• The coach provides the structure and the process. The coachee provides the content. To an extent, I still believe this – and now I see it differently. I used to feel responsible for figuring out the most robust and efficient series of questions that would bring the coachees the insights, clarity and resolution they were seeking, based upon what they said they wanted. Now, that feels to me like an artificial construct placed on a natural process.

These days, I see coaching as the facilitation of an innately organic process. I believe that our coachees are all almost always, consciously or unconsciously, working to resolve what they bring to coaching (that’s what brings them to coaching). And my role isn’t to lead them down the path of questions that will ultimately get them to their answer.  My role is to be present with them, see them, explore with them where they find themselves and then remain alert for the indications of where, why and how they are wanting to move from where they are to a new state of being.

  • Better questions make for better coaching. While I believe this is true to an extent, I’m no longer so focused on how to figure out the right, best questions. Because when I focus on figuring out the questions, I’m in my head and not with my coachee. I’m not present. I now believe that it is greater presence that makes for better coaching. The more present, the more in the moment, I can be with my coachee, the more I can attend to, encourage and facilitate the coachee’s own organic progress.
  • Coaching is a dance with the coachee…. and the coach leads. No one ever told me this. It’s just what I “learned,” especially in my early years, through coach training osmosis. In recent years, I’ve observed that the traditional co-active approach to coaching is placing greater emphasis on partnering with the coachee. That feels like a welcome and significant shift from what I first “learned.”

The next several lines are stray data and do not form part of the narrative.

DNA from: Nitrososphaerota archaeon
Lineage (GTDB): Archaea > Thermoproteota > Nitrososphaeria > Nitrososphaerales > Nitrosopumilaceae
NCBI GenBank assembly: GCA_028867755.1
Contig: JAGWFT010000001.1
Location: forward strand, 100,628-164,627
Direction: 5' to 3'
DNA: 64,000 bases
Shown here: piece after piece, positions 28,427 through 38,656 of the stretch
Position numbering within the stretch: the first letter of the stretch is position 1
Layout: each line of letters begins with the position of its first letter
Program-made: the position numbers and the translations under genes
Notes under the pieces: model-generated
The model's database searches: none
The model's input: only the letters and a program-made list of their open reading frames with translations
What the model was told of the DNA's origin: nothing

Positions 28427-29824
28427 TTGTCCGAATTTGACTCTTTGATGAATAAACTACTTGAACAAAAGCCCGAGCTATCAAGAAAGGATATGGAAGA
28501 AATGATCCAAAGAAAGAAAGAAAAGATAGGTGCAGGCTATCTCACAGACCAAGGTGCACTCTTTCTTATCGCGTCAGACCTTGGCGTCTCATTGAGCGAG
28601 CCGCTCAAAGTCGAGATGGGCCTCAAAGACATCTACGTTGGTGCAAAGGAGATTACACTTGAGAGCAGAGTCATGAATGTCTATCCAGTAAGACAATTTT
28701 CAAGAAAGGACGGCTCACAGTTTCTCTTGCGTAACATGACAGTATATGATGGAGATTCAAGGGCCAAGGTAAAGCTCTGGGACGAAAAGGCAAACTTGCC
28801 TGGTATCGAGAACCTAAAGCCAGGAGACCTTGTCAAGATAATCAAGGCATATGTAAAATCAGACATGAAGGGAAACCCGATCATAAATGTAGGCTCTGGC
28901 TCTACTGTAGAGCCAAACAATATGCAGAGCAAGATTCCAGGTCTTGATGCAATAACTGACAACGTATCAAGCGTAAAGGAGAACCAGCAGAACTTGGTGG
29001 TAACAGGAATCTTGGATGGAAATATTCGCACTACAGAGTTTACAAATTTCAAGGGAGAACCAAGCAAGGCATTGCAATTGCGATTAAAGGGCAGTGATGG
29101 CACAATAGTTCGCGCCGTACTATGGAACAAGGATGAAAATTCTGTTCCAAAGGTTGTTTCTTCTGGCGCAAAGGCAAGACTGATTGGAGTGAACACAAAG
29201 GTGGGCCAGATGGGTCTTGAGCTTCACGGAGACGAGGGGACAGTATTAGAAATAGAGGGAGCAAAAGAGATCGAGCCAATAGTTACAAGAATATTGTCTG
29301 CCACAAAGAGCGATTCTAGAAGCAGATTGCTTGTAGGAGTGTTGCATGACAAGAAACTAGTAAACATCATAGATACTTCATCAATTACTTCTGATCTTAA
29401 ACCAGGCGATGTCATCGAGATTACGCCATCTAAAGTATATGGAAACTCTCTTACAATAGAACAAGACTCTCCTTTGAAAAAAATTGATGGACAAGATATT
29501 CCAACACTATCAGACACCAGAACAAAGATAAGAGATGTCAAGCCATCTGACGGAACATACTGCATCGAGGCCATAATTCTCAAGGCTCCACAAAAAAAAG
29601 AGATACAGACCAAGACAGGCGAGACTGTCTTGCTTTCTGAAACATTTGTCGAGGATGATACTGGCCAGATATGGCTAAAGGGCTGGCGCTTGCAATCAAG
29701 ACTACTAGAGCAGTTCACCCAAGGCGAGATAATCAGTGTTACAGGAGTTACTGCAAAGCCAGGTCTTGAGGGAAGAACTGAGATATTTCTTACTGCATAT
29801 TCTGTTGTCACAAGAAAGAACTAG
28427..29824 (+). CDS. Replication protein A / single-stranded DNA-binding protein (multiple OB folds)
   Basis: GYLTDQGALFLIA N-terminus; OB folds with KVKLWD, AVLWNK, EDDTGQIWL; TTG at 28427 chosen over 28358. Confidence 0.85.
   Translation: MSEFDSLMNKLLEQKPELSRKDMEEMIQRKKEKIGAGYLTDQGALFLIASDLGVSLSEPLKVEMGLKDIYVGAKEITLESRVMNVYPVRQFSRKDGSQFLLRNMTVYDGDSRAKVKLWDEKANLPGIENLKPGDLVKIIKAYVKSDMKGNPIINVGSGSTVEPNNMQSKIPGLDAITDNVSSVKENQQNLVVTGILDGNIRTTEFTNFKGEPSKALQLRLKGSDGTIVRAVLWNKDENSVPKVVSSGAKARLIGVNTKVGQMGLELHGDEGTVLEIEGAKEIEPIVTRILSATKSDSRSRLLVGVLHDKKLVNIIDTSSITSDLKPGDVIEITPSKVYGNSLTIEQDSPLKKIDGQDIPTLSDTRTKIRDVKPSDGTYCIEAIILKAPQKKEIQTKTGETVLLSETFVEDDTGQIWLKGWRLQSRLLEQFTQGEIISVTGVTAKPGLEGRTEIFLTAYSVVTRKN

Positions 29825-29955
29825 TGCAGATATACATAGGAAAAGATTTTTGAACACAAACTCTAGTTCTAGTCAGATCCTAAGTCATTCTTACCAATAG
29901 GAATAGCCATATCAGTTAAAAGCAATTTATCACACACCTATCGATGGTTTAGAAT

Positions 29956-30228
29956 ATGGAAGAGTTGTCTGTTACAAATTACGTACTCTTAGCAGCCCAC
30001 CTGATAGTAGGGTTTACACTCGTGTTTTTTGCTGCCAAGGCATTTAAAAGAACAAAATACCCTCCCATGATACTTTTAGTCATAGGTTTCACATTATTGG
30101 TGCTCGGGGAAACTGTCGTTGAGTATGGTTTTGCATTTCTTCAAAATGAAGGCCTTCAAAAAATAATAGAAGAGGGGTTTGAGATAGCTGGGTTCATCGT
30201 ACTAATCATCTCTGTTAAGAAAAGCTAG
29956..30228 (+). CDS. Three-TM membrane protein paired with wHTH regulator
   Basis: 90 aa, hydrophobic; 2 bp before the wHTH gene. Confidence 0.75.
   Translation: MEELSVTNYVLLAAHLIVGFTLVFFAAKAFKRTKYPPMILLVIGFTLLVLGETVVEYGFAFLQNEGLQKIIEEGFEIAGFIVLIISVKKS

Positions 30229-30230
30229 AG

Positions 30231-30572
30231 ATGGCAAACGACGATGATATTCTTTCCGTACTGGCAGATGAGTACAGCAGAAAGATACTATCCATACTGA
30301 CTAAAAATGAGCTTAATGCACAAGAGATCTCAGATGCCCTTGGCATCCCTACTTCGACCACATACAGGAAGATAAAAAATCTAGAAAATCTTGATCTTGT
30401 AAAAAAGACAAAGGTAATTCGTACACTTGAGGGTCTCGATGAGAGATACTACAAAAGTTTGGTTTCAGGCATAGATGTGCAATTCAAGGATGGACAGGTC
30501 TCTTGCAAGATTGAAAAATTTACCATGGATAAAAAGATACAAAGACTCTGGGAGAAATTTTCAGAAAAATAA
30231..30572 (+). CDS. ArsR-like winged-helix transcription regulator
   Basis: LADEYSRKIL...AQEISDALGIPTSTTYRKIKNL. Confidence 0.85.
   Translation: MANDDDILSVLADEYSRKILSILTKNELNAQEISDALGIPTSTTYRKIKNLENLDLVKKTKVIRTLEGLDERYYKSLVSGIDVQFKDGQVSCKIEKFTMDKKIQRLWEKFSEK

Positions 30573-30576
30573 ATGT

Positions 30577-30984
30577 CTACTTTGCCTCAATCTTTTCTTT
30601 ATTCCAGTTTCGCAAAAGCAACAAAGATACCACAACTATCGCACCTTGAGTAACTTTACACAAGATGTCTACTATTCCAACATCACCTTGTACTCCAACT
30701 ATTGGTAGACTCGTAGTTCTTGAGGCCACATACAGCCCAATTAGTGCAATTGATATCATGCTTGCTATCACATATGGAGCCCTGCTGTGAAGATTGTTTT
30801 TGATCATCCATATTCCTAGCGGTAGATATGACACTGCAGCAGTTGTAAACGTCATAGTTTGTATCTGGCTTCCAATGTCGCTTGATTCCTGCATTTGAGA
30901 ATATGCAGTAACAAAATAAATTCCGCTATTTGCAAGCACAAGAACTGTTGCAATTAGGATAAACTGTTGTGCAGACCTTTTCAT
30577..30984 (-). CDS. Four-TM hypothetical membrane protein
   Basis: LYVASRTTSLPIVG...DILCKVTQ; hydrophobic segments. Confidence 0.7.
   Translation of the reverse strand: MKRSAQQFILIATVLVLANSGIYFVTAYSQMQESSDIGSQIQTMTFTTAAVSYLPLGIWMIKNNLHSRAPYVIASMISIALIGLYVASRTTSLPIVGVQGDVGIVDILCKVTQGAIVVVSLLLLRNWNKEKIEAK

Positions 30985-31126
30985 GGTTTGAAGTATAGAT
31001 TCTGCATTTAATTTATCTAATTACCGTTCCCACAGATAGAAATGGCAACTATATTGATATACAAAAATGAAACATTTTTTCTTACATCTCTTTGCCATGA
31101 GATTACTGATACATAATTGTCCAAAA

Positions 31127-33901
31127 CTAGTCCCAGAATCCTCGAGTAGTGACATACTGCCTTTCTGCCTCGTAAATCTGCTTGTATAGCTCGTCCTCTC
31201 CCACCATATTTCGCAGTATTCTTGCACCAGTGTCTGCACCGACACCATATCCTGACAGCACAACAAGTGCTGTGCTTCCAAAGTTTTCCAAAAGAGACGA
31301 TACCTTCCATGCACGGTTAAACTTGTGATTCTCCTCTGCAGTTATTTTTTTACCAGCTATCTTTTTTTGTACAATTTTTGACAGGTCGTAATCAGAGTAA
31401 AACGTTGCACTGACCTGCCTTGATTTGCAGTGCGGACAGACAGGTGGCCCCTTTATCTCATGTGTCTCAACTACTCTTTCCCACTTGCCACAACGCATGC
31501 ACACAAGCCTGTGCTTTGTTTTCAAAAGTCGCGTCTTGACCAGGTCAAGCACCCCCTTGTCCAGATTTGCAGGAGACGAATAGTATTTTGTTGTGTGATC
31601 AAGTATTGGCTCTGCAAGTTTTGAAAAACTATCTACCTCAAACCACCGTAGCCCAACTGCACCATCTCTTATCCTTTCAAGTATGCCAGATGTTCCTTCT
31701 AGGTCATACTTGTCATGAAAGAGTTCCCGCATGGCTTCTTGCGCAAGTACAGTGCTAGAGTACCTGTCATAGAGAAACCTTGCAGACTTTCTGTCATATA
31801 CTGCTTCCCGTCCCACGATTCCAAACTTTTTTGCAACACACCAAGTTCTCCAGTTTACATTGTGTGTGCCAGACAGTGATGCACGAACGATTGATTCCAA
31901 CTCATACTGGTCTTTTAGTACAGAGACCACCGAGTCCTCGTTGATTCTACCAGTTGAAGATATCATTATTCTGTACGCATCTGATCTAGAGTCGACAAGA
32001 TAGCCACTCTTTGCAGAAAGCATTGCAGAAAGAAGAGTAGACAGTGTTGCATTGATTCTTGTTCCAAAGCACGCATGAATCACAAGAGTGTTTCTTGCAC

That said, my understanding from those coach trainings has been that even though we want to partner with the coachee (just like in a dance), the coach is still supposed to lead. And the way the coach leads is through their questions. And where the coach leads is where the coachee says they want to go. But if the coachee doesn’t truly know where they want to go…… where are we leading them?

In my prior coach trainings, as if to emphasize the importance of partnering with the coachee, the coach trainers would recommend frequently checking in with the coachee to determine if the coaching is on track and/or where they want the coaching to go. That made sense to me at the time.

But here’s the deal: In my experience, not only do my coachees not consciously know what they want, they are often resistant to directly confronting the challenge ahead of them. And if I ask them where they want to go, they will often avoid exactly where their organic process is taking them.   

So what’s the answer?  If we are not leading and we are not partnering, what the heck are we doing?

For that, you’ll have to wait for Part 3 (and hopefully in the next week, I’ll figure it out).  🙂

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– Alison
Alison Whitmire
President | Learning in Action

 

P.S. Want to receive our blogs in your inbox? Subscribe to our Friday Conversations Blog.